Highbrow vandalism: Luxury Cambridge homes scrawled with Latin graffiti
This week locals woke up to find two houses on the Water Street luxury estate daubed with the words “locus in domos, loci populum.”
The translation, as given by Cambridge University Professor of Classics Mary Beard, was “a lovely place has been turned into houses.”
It is believed the maxim was meant to read “local homes for local people” – a denunciation of the new estate overlooking the River Cam where properties can fetch £1.25 million (US$1.55 million) each. The site was once the home of a pub.
Many commented that a Latin-themed protest could “only happen” in the famous university city.
Many were not best pleased with the vandalism, but not for the reason you might think.
“That’s terrible Latin, which is why Mary Beard couldn’t figure it out,” one commenter told the BBC, reminiscent of the ‘Monty Python’s Life of Brian’ scene where Roman guards force Graham Chapman’s character to correct his own Latin graffiti.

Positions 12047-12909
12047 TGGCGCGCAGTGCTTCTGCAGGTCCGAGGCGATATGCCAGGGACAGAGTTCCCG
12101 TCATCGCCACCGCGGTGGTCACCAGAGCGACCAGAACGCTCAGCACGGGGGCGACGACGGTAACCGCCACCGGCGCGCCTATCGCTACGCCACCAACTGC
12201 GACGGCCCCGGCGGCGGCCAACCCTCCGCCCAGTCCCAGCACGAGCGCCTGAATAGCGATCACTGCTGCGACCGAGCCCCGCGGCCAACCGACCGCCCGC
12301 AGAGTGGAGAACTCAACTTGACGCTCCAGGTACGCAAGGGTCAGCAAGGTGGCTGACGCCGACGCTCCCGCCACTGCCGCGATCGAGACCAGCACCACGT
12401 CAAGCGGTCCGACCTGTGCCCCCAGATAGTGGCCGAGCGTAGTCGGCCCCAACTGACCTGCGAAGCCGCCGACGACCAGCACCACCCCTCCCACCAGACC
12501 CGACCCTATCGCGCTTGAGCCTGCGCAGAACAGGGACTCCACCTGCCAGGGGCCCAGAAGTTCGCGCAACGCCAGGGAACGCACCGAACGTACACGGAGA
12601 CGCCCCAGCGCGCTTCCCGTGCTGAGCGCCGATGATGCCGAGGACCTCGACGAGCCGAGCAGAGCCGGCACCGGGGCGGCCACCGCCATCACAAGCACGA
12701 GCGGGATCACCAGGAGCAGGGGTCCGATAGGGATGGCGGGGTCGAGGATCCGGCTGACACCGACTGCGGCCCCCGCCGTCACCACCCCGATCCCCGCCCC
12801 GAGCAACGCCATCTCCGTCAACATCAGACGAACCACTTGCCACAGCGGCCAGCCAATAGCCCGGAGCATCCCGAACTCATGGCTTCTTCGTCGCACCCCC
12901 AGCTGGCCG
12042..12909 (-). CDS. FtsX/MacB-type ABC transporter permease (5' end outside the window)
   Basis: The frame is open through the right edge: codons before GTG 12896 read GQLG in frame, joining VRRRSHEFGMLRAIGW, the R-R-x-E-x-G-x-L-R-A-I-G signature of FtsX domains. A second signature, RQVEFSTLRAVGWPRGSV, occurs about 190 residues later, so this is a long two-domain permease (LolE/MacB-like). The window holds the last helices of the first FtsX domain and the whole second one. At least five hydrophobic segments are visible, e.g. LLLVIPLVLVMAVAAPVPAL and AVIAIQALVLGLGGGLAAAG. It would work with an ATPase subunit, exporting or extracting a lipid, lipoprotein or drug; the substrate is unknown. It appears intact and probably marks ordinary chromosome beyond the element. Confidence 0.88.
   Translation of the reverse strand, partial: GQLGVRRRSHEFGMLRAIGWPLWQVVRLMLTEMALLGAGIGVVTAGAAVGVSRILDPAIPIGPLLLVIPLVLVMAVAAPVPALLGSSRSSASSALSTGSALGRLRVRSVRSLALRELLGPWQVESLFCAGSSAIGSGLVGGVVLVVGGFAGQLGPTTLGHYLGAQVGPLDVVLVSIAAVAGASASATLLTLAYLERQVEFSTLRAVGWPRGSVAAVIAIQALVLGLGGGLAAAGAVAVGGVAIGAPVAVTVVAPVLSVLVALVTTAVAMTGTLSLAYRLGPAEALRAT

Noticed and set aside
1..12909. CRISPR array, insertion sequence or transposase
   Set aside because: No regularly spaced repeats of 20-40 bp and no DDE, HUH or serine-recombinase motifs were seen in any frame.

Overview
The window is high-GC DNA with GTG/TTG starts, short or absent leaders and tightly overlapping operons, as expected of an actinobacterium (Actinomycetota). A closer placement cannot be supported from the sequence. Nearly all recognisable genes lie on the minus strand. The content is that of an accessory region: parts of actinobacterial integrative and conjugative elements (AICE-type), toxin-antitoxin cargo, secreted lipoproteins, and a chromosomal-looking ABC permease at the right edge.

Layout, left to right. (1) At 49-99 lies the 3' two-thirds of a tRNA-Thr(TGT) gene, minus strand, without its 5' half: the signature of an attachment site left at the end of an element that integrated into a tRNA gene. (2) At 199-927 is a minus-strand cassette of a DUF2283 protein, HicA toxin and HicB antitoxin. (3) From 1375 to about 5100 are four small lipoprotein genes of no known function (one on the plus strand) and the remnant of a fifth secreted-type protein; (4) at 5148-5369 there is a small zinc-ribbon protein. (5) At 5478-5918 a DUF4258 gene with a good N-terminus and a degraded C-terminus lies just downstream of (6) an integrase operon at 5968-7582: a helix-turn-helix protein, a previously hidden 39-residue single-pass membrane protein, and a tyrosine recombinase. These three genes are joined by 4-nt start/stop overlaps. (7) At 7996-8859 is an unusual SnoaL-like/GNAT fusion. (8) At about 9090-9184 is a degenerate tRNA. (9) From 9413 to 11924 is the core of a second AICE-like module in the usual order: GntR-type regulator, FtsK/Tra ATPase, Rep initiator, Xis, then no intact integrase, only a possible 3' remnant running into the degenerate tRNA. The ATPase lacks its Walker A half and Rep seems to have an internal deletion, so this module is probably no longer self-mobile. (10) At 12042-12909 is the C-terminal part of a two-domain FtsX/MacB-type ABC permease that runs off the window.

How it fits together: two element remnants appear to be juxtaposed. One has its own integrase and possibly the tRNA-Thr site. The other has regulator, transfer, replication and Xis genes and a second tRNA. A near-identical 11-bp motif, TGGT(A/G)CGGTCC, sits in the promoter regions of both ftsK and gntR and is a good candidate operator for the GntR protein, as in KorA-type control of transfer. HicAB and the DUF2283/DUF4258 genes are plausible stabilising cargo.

“Latin graffiti and people arguing about the correct translation... couldn’t be more ‘Cambridge’ if you tried,” another commented.
“Only in Cambridge could people be more concerned that the Latin graffiti is bad Latin, rather than the fact it’s graffiti,” local councillor Zoe O’Connell said on Twitter.
Centre for Cities data shows that house prices in the university town are currently the third highest in the country, with an average home costing nearly £500,000.
It’s not the first time the dead language has been used to protest local issues. In 2015 a series of bicycles chained to railings in the city center were covered with scrawlings saying “remove or destroy” in either Latin or ancient Greek.
“We do have our eccentrics in the city,” said local housing campaigner Richard Taylor.
“But it doesn’t seem to go together, the ability to write in Latin and being prepared to scrawl on buildings and cause massive amounts of damage.”
Cambridge Police confirmed it is investigating the incident.